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Charlestown School in the 17th century.

By Frank Mortimer Hawes.


Mr. Benjamin Thompson, who had been in charge of the Boston Latin School, for some reason was offered a secondary position in the same, and declined. He gracefully exchanged places with Mr. Cheever. January 30, 1671, the Charlestown records say: ‘Mr. Benjamin Thompson began to teach the schoole in this Towne.’ The agreement between him and the selectmen reads as follows:—

1. That he shall be paid £ 30 per annum by the Towne and to receive 20 shillings a year from each particular scholar that he shall teach, to be paid him by those who send children to him to school.

2. That he shall prepare such youths as are capable of it for the college, with learning answerable.

3. That he shall teach to read, write & cypher.

4. That there shall be half a year's warning given mutually by him and the Town before any change or remove on either side. The school was in Mr. Thompson's hands until November 7, 1674. It was during this time, May, 1672, that the Rev. Thomas Shepard, of Charlestown, in his election sermon, said: ‘Let the schools flourish; this is one of the means whereby we have been, [33] and may still be preserved from a wilde wilderness state through God's blessing upon the same, and from becoming a land of darkness and of the shadow of death. Cherish them therefore and the College in especial.’

At this time, also, 17: 2 mo., 1673, ‘it was voted that the persons hereafter mentioned were appointed to look after ye boys and keep them in order in ye meeting house upon ye Sabbath & Lecture Days, 24 persons being ordered to set two for each month with them.’ The list included many of the solid men of the town, and a similar vote was passed for several years thereafter.

Mr. Thompson (Tompson) achieved no little distinction as a schoolmaster, physician, town cerk, and even as poet. He was the son of the Rev. William Thompson, and was born in Braintree July 14, 1642. He graduated from Harvard College in 1662, the second in his class, and was appointed to, the master's place in the Boston school August 26, 1667. While teaching there, he had among his pupils the celebrated Cotton Mather, and thus ‘had the honor of helping forward that precocious youth, who, in burdensome gratitude, enlivens his “Magnalia” by references to his old master's poetry.’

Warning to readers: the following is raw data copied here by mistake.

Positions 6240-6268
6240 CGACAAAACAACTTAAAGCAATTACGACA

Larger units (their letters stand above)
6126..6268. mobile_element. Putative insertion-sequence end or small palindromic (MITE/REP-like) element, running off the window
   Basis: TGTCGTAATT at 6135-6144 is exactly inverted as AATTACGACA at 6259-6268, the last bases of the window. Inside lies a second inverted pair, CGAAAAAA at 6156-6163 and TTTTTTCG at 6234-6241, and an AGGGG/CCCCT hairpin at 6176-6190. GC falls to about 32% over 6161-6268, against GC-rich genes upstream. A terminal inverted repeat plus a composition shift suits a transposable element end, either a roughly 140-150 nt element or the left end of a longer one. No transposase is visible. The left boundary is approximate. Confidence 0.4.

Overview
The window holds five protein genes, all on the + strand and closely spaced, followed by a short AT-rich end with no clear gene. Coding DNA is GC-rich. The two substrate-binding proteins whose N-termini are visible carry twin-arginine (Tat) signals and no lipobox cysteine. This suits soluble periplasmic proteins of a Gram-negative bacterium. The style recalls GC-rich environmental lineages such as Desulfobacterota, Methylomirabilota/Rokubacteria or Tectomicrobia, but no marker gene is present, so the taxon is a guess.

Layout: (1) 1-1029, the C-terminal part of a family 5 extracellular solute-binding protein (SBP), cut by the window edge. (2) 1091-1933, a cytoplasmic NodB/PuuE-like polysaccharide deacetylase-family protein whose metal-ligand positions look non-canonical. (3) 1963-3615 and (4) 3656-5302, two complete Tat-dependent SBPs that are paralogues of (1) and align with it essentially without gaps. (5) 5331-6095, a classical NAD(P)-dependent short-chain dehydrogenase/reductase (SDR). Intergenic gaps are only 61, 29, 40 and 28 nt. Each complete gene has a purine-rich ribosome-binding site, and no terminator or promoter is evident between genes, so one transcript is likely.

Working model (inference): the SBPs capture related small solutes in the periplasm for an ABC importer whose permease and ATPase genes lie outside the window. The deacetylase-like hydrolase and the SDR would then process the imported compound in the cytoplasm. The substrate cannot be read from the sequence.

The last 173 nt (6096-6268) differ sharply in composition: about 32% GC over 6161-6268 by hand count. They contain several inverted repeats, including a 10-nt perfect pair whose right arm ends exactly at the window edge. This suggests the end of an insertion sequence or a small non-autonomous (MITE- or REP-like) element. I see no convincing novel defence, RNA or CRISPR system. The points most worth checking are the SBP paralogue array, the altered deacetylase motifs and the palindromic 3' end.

After leaving Charlestown, we next find Mr. Thompson teaching in his native town, where he engaged March 3, 1678,9, at a salary of £ 30. The town is to give him a piece of land to put a house on, and every child is to carry to the schoolmaster one-half cord of wood, besides the quarter money every year. 1688, Mr. Benjamin Thompson, physician and schoolmaster, is mentioned on the Braintree records, and 1696 he is the town clerk of that place. He was keeping school in Roxbury from 1700 to 1704. Mr. Thompson was twice married, first, to Susanna Kirtland, of Lynn, secondly, to Prudence Payson. He died April 13, 1714, in his seventy-second year, leaving eight children and twenty-eight grandchildren. Of these, a daughter, Susanna, was born in Charlestown June 10, 1673. The birth of a daughter, Anna, February 21, 1676, is also assigned to Charlestown. If so, the family must have lived here after his services as schoolmaster had ended. [34]

Benjamin Thompson has been styled by some the first native American poet. His versification was considered smooth and correct. Perhaps his most famous work was ‘New England's Crisis,’ a long poem on King Philip's War.

November 16, 1674. ‘Mr. Thompson, having resigned up his charge in this town as schoolmaster ye 7 instant, this day ye Selectmen, with the advice and consent of the Reverend Mr. Thomas Shepard and Rev. Mr. Joseph Brown, did unanimously agree to give Mr. Samuel Phips, of this Towne, a call to the said work, who was accordingly sent for, & the matter being proposed, viz.: that he should accept of the sd service for half a year upon tryall. For which time he is to instruct Youth in Grammar Learning, & to fit such for ye College who are capable of it as farre as ye time will admit; that he shall also teach to read, write, & cypher. In consideration whereof he shall be allowed £ 30 per annum from ye Towne & 20 shillings per annum from each schollar taught by him, to be paid by their parents or guardians. All which was accepted by him ye next day, being ye 17 November, and upon the 18 he began to keep school. Attested by Laurence Hammond, Recorder.’